Tom Brogan, INSTAP will talk about the “20 Years in Crete: The Impact of the INSTAP East Crete Study Center”.
Last year the INSTAP Study Center celebrated its 20th anniversary, and this event provided a valuable opportunity to review progress and our underlying mission. Since 1997 the foundation has worked closely with the Lassithi Ephorate of the Greek Ministry of Culture, INSTAP, and several projects of the American School of Classical Studies to develop a comprehensive approach to excavation, study and heritage management. While archaeology has long stressed the importance of temporal, spatial or material changes in assessing ancient cultures, recent studies have also drawn attention to significant changes in the way archaeologists approach and recover the past. This review considers the evolution of the INSTAP Study Center in this light and its efforts to meet the emerging needs of the wider archaeological community on Crete and in the Aegean.
Our primary goal has always been helping excavators prepare ancient material for study and publication, often through the INSTAP Academic Press. In 1997 our foundation helped 4 surveys and 4 excavations of the American School of Classical Studies (some in collaboration with members of the Greek Archaeological Service). By 2018, we were assisting many more ASCSA projects and had expanded our staff and facilities to help colleagues in the Lassithi Ephorate of the Ministry of Culture and several foreign schools and Greek universities. On Crete during this period we hosted approximately 150 projects with 1500 members and 250 individual scholars. Since 1999 the INSTAP Publication Team extended these services to an even wider community (ca. 25-40 projects per year) working on Crete, the Greek Mainland and Islands, Cyprus and Turkey.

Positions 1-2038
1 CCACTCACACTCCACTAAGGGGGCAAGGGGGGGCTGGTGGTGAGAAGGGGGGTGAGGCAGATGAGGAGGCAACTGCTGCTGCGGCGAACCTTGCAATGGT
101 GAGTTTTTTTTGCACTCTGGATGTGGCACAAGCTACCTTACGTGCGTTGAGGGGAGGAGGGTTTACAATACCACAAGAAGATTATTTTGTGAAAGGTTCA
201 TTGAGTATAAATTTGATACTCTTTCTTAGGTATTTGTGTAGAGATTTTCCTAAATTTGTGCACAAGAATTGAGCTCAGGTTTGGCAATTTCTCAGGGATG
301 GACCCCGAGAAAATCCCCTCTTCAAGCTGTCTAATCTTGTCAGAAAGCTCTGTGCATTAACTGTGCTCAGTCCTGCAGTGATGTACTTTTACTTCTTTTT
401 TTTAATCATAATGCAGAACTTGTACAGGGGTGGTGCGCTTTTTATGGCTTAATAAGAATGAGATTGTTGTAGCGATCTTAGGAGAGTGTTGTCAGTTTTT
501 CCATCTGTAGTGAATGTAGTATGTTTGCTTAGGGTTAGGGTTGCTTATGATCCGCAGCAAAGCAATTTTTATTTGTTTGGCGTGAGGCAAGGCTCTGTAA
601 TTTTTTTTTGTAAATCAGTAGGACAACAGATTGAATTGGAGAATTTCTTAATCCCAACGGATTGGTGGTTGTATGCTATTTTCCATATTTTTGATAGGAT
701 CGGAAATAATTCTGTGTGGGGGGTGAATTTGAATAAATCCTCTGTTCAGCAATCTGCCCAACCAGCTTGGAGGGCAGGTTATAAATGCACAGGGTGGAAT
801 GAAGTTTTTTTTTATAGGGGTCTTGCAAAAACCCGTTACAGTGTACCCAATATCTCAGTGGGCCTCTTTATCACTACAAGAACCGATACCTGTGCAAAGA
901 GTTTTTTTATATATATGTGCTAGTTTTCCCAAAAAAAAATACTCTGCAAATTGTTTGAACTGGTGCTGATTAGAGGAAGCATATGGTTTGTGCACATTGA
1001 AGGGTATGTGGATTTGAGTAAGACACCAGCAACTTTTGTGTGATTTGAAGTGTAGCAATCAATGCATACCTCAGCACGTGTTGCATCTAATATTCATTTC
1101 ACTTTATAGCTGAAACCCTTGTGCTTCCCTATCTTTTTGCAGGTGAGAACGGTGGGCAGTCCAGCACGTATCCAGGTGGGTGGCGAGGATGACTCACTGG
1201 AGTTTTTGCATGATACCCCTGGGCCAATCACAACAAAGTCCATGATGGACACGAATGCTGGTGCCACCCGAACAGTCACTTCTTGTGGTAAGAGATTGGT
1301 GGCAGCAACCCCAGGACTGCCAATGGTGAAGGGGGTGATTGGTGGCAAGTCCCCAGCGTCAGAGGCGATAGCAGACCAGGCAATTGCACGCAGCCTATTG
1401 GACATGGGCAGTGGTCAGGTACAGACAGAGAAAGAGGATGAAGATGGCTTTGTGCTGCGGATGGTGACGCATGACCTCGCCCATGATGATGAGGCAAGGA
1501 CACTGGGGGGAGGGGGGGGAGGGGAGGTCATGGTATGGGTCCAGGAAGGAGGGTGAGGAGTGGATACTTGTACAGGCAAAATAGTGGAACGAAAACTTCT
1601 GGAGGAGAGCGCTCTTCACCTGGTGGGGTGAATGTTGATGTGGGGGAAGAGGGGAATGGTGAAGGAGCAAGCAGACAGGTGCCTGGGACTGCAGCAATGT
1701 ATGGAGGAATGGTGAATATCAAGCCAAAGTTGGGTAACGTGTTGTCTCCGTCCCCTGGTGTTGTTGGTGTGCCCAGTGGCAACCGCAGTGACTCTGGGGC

The final step in this heritage paradigm concerns efforts to share new discoveries from the Greek past with the wider scholarly community and the local and foreign lay audience. This work includes the Study Center’s Newsletter, KENTRO, and our annual summer lecture series. Every year the staff also provide tours to student groups from Greek, European and North American Universities and at least 10 primary and secondary schools in the Ierapetra Municipality. We also work closely with the Lassithi Ephoreia to improve public access. We have installed paths and signs in English and Greek on site and assisted with the new displays of finds in the museums of Haghios Nikolaos, Ierapetra, and Siteia. We are proud of all these efforts because they have the potential to impact the widest audience and bring a degree of closure to the projects we have supported.